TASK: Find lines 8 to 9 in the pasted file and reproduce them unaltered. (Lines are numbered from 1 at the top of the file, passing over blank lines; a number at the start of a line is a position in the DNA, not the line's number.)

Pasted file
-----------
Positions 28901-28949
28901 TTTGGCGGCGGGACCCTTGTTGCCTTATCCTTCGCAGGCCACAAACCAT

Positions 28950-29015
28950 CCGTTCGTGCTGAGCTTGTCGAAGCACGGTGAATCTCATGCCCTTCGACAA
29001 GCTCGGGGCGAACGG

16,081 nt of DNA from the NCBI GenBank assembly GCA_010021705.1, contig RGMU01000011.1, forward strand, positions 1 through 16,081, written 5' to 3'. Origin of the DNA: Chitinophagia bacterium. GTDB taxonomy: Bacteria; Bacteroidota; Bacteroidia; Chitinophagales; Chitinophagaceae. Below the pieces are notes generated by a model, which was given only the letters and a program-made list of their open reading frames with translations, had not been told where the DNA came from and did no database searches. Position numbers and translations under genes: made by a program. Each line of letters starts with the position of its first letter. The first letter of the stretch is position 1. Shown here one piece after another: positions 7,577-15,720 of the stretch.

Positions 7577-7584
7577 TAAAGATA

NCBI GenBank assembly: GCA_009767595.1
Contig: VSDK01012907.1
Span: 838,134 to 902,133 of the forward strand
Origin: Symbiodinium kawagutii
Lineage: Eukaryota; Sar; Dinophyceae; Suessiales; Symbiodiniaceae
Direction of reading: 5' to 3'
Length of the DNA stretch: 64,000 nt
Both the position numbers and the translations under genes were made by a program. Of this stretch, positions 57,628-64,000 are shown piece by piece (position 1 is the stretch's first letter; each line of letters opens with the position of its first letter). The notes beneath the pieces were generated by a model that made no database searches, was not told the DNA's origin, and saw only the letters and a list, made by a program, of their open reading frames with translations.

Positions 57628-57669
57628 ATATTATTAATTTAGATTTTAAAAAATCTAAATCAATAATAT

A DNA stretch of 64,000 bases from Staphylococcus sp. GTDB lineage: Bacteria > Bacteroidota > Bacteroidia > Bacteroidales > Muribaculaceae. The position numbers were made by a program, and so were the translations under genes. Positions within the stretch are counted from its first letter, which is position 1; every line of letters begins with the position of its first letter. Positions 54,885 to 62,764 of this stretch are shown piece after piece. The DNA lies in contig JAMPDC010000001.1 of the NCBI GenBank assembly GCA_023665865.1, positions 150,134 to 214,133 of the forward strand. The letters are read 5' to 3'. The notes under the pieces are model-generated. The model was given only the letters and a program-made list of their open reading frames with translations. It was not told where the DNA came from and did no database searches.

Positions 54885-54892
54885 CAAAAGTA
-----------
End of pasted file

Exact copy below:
7577 TAAAGATA

NCBI GenBank assembly: GCA_009767595.1